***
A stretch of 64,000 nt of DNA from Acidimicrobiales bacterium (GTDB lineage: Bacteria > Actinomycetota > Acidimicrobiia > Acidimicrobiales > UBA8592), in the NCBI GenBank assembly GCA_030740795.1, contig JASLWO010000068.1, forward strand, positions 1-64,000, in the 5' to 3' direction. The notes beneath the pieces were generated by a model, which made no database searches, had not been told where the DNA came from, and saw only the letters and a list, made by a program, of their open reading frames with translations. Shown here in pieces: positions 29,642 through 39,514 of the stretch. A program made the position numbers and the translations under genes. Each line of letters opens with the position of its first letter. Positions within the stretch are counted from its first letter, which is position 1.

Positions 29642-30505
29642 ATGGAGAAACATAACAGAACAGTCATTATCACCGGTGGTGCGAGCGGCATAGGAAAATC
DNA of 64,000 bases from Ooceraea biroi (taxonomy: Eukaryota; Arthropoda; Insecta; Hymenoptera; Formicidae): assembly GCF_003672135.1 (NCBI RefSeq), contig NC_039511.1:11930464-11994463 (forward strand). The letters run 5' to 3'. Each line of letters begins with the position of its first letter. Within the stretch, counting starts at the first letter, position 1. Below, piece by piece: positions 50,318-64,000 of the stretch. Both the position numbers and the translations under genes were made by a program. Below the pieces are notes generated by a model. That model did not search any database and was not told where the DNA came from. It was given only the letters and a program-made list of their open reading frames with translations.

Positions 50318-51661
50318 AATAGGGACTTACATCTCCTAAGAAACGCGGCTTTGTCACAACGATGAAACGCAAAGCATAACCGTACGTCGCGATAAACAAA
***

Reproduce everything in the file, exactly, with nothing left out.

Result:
A stretch of 64,000 nt of DNA from Acidimicrobiales bacterium (GTDB lineage: Bacteria > Actinomycetota > Acidimicrobiia > Acidimicrobiales > UBA8592), in the NCBI GenBank assembly GCA_030740795.1, contig JASLWO010000068.1, forward strand, positions 1-64,000, in the 5' to 3' direction. The notes beneath the pieces were generated by a model, which made no database searches, had not been told where the DNA came from, and saw only the letters and a list, made by a program, of their open reading frames with translations. Shown here in pieces: positions 29,642 through 39,514 of the stretch. A program made the position numbers and the translations under genes. Each line of letters opens with the position of its first letter. Positions within the stretch are counted from its first letter, which is position 1.

Positions 29642-30505
29642 ATGGAGAAACATAACAGAACAGTCATTATCACCGGTGGTGCGAGCGGCATAGGAAAATC
DNA of 64,000 bases from Ooceraea biroi (taxonomy: Eukaryota; Arthropoda; Insecta; Hymenoptera; Formicidae): assembly GCF_003672135.1 (NCBI RefSeq), contig NC_039511.1:11930464-11994463 (forward strand). The letters run 5' to 3'. Each line of letters begins with the position of its first letter. Within the stretch, counting starts at the first letter, position 1. Below, piece by piece: positions 50,318-64,000 of the stretch. Both the position numbers and the translations under genes were made by a program. Below the pieces are notes generated by a model. That model did not search any database and was not told where the DNA came from. It was given only the letters and a program-made list of their open reading frames with translations.

Positions 50318-51661
50318 AATAGGGACTTACATCTCCTAAGAAACGCGGCTTTGTCACAACGATGAAACGCAAAGCATAACCGTACGTCGCGATAAACAAA